In October 2012 the Nobel Peace Prize was awarded to the European Union starting a range of controversies. The interconnection of industrial structures, supply chains, markets, financial circuits, policies, strategies and protocols of the European project is a complex set of transformations that generate a series of oscillations and instabilities across the entire range of life in Europe and well beyond. The architecture of the European project, with its entangled connections between changing polities and material spaces, is at the centre of Diploma 4 investigations.
We think of this as a complex system of construction of inhabited space over time. The reorganisation of the protocols and procedures of the European project is investigated as a torque force – a spin that gathers multiple currents to reshape and rearrange the material spaces of the European peninsula. What emerges is an image of a space in complex transformation, a series of ambivalent territories and multiple populations and agents operating over wide sets of relationships, both above and beneath the state.
A focus on the coast of Europe enables us to intercept of these transformations where they become more intense and visible. The shifting polities of the European project are reorganised, funnelled and accelerated by the many circulations that characterise the seas and shores of the peninsula. Non-spaced transformations set the tone for the projects of Diploma 4: extensions of global supply chain routes; infrastructural connections; rapid urbanisation processes; new erosion patterns and rearrangement of sedimentation processes; technology transfer hubs and secluded research and development sites; migratory shipping lines and detention centres; and rearrangement of surveillance and measurement.The projects present a range of diverging transformations and multi-directed thrusts. Using architecture as both the object and method of investigation reveals a kaleidoscope of divergent ways for changing the European project through its many contradictions, abrupt stops, rapid accelerations or the concomitant stagnation and consolidation of patterns of inhabitation. How can architecture enter radical negotiations to rethink a project for the remodernisation of the coast of Europe?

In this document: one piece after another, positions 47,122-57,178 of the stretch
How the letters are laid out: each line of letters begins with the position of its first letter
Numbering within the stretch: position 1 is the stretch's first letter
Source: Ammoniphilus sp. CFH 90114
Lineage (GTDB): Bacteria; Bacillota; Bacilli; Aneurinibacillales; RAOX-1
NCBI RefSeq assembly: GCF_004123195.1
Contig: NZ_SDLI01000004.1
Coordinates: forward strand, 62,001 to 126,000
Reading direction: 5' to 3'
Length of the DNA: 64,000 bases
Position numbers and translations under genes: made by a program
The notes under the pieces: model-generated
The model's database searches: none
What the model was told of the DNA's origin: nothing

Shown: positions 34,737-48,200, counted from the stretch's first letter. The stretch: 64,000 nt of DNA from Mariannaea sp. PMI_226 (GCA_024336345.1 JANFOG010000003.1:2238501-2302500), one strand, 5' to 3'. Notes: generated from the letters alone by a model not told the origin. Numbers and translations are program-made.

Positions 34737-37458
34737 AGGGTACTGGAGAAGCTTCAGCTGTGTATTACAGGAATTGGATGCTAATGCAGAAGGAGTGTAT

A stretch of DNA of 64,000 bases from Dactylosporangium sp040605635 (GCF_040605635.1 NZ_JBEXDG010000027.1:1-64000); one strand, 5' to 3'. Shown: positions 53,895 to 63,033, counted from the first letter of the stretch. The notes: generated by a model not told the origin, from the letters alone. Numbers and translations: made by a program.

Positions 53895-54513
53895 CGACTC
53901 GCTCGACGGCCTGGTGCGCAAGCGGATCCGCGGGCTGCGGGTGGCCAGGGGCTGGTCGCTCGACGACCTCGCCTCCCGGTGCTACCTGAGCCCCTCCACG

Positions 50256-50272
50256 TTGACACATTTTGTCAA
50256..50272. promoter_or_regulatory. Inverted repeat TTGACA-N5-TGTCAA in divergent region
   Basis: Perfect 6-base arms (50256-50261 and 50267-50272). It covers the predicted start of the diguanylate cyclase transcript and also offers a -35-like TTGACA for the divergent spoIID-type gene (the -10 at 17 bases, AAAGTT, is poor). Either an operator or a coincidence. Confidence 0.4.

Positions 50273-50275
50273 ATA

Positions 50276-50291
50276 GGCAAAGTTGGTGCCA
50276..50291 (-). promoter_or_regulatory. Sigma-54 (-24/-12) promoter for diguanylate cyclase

Special thanks to
Carlos Villanueva Brandt
Marginalia: Hinterland Architecture
Hinterland is a backcountry region refering to a coastal and inland tribitury regions that serves the port and the city. I am particularly looking at the port of Le havre, a gateway of global networks through maritime. In the case of Le Havre, the development is concentrated on the inland ports along Seine River as a development corridor. In relation to these development, hinterland is currently viewed either hidden or peripheral.
The intention of the project is to reconceptualize Hinterland as an architecture. By looking hinterland as one space, it reveals architectural transformational patterns of multiple territories that is under the paradox of ‘pure becoming’, a co-existence of growth and decay such as addition and abandonment of buildings as well as the land substitution of predominant regimes over the decline ones.
With the effort to reterritorialize the hinterland to a new set of datum is by proposing hinterland architecture as Marginalia. Margins set as a device to structuralize hinterland space of multiple territories of constant change. These margins become a bonding element between these co-exists regimes in which lies the constant tension and friction among them. As each territory has its own objectives and practices, patterns of growth and decay, the margin becomes the space of operation. These margins are driven by distinctive architectural territories that includes landform, habitation, settlements and building structures.